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Fighter jets

S.Korea rolls out next-generation fighter jet KF-21 with local technology

By Apr 09, 2021 (Gmt+09:00)

Korea's first prototype of its next-generation fighter, the KF-21
Korea's first prototype of its next-generation fighter, the KF-21

South Korea on Friday unveiled a prototype of its homegrown fighter jet, the KF-21, two decades after it vowed to develop a next-generation supersonic combat plane using local technology for key components.

The KF-21, nicknamed Boramae and unveiled at the production plant of Korea Aerospace Industries (KAI) in Sacheon, South Gyeongsang Province, will gradually replace the country’s aging fleet of F-4 and F-5 fighters, third-generation US-designed jets introduced in the 1960s.

Once fully operational, the combat plane, dubbed a 4.5-generation jet because of the lack of a stealth function, could also replace Korea's fourth-generation F-16s and F-15Ks.

“A new era of independent defense has begun, and it's a historic milestone in the development of Korea’s aviation industry,” President Moon Jae-in said at the rollout of the KF-21.

The Defense Acquisition Program Administration (DAPA), the arms procurement agency, said in a statement that the rollout of the prototype is a major step in the development process as it means “we are entering the phase of testing the fighter's capabilities after actually building what before we had only drawn.”

The government and the Air Force plan to put to test the latest fighter jet over the next five years, with the first flight slated for later 2022, when five other test models are ready. After ground and flight tests are completed, mass production of the KF-21 will begin with a goal of 40 jets deployed by 2028 and a total of 120 by 2032.

With a maximum payload of 7,700 kilograms, the new warplane will have 10 pods for air-to-air missiles and other weapons, capable of flying at 2,200 kph with a flying range of 2,900 km.


When the development is complete, South Korea will become the eighth country to have developed a supersonic fighter jet with its own technology.

According to the DAPA, about 65% of the KF-21 is of South Korean origin, as the US government notified Korea in 2015 it won’t transfer key technology for making the latest fighter jet model, citing national security.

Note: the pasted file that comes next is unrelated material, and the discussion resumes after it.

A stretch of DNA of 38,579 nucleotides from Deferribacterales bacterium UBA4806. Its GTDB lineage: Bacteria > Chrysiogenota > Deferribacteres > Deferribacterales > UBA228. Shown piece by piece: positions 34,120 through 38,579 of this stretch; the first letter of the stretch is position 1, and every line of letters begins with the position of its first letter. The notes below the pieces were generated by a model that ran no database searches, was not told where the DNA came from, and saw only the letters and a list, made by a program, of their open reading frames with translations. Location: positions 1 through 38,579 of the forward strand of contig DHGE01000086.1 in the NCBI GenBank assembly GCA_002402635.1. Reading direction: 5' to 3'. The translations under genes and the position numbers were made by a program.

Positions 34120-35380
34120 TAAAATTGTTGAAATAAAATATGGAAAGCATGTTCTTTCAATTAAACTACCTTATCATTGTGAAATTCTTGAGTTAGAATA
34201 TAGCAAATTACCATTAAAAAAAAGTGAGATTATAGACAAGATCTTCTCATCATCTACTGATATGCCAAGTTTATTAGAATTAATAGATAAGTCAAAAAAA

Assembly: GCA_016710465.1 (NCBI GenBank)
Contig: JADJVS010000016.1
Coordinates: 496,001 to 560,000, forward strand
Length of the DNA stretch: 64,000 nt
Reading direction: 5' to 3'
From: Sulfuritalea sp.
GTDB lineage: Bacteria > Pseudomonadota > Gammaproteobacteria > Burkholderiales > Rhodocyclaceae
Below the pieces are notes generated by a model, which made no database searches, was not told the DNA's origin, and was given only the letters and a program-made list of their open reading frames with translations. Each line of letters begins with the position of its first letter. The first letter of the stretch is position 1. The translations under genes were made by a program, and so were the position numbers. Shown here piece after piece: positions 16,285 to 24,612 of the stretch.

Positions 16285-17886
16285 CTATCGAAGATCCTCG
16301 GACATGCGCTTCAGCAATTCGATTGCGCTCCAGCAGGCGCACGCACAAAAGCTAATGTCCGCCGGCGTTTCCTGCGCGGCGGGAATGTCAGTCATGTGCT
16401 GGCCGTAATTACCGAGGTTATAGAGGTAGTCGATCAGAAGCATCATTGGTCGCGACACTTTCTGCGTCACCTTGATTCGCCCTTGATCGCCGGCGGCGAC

So, the arms procurement agency and state-run KAI joined hands with some 700 domestic defense-related companies, including Hanwha Systems Co., Hanwha Aerospace Co. and LIG Nex1 Co. for the development of 30,000 major parts of the KF-21.

The Agency for Defense Development, the state-run defense research institute, and Hanwha Systems jointly developed an active electronically scanned array (AESA) radar used to detect and track multiple targets.

Hanwha also developed an infrared search and track (IRST) system and an electro-optical targeting pod (EO TGP), another set of equipment used for detecting and tracking objects during a warfare situation.

LIG Nex1 developed radio frequency (RF) jammers.

Officials said Hanwha Aerospace will develop the engine of the KF-21 after acquiring related technology from General Electric.

President Moon Jae-in speaks at the unveiling of the next-generation fighter prototype. 
President Moon Jae-in speaks at the unveiling of the next-generation fighter prototype. 


According to a state-run defense research institute, the KF-21 project is expected to lead to an added economic value of 5.9 trillion won ($5.2 billion) by 2028, creating 11,854 new jobs by 2016.

The fighter jet project is also expected to help grow the country’s maintenance and repair organization (MRO) business with greater export potential of Korean warplanes.

The KF-21 is a joint project between South Korea and Indonesia in which Seoul holds a 80% stake while Jakarta seeks 20%. South Korea says Indonesia is behind in payments to the project.

Friday's event was attended by President Moon and other government and military officials, as well as representatives from Indonesia, led by its Defense Minister Prabowo Subianto.

Write to Young Chan Song and Kyung-Min Kang at

In-Soo Nam edited this article.
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